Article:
Together to the Workhouse Door

This week we say goodbye to Stuart, who has been our project manager for 2 years and will be sorely missed. Good luck in the future Stuart and you must make sure to stay in touch!

The project is still busy though even though we have one less member of staff…

Symfonia Viva and Orchestras Live – Together to the Workhouse Door

This week we have been very busy starting our Together to the Workhouse Door project with Orchestras Live and Symfonia Viva. We are working in partnership with Writers’ Centre Norwich, Norfolk Music Hub, Breckland & Broadland District Councils and Norfolk Arts Service.

This exciting and ambitious creative writing and music community engagement project will commission a major new oratorio which will be created by composer, James Redwood and poet, Lucy Sheerman. The new site-specific work will draw inspiration from the nationally important archives and collections at Gressenhall, one of the most important and best preserved workhouses in the UK.

Working with local schools, community groups and volunteers, Together To The Workhouse Door will animate, in words and music, some of the many rich stories and voices of people at the Workhouse, raising awareness of the social and cultural heritage of the site as well as inspiring local communities to develop their own creative responses to both the site and its unique collections. The new oratorio and collaborative work will be premiered at Gressenhall Farm and Workhouse on Wednesday 7th June 2017.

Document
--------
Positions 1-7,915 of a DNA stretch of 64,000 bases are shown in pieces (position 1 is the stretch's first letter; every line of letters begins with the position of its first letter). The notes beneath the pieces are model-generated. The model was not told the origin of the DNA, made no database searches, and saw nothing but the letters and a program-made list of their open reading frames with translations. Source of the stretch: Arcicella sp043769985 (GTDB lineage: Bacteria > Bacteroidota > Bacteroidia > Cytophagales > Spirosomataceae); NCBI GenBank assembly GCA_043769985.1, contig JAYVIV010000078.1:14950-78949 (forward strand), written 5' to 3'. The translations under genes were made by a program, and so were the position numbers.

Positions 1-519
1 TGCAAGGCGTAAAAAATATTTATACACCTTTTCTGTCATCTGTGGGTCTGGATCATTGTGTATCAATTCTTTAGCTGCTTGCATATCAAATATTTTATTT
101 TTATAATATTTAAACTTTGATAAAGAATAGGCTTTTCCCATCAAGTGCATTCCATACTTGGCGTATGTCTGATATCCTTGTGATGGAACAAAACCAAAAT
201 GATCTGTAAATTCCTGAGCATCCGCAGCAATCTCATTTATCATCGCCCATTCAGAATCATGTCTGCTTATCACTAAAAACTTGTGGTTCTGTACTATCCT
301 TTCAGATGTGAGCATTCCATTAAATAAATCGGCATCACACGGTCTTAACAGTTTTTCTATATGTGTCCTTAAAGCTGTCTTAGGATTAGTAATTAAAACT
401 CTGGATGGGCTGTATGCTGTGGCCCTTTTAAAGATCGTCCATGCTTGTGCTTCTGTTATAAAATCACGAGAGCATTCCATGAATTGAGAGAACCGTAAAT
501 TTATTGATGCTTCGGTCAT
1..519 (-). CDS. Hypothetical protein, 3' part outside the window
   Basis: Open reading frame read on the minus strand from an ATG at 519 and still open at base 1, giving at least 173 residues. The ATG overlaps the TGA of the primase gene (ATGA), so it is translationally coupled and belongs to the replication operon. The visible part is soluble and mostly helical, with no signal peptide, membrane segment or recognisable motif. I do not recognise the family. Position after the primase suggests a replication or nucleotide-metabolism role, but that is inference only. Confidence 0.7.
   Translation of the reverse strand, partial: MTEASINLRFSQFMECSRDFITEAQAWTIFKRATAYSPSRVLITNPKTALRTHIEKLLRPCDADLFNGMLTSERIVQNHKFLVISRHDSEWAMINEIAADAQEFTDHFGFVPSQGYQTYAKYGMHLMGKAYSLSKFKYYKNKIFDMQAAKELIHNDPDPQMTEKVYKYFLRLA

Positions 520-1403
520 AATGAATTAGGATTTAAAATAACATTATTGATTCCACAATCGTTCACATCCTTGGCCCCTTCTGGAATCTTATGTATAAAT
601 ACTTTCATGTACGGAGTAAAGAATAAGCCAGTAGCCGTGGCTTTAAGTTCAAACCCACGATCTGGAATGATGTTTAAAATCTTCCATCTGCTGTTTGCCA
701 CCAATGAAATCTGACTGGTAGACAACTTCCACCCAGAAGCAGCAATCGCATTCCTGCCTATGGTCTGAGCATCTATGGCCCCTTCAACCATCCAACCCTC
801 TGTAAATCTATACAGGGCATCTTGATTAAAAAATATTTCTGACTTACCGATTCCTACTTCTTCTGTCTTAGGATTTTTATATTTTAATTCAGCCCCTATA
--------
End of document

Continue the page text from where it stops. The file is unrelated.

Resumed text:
Lighting installation

Wensum Valley electricians have completed the case lights in the Collections Gallery and they look fantastic. They are busy working in schools next week and will be back 10th April to start installation of the new track lighting.

Rural Lives

We have received our last prints for Rural Lives and the new prints from Jim Mortram were transferred from the Norfolk Record Office to the Design and Technical team at the Castle. The prints have now been mounted and are ready to be framed. We are almost ready to install this temporary exhibition once the track lighting is installed.

We also spotted a really good news report for our reflection area in the galleries – check it out:

Next week no work will take place in the gallery as all contractors are busy with school work. We will be planning the last year of the project on Monday (gulp!) and I’ll be visiting Ripon Workhouse Museum to speak at their AGM.




Lighting and furniture…


Lighting installation

Electricians are hard at work installing lighting into the cases. This is the first part of the work required to compete the lighting fit out for the gallery. After this is finished they will then move onto new track lighting for the room which will make it light enough for our visitors to see, but not too bright for the collections.


Furniture and interactives

We had a really good meeting to discuss furniture and interactives and we now have a shopping list. This will include a comfy sofa, desk and chairs, bean bags and storage units for interactives. We have been concentrating on finding interactives that can be used in a very flexible way and encourage intergenerational learning for our family visitors (but don’t exclude the adults). This will include two different feedback walls, toys, and trails which encourage our visitors to really investigate the objects in the cases. We even discussed having a mystery object and inviting visitors to decide what it is and write creative labels for it.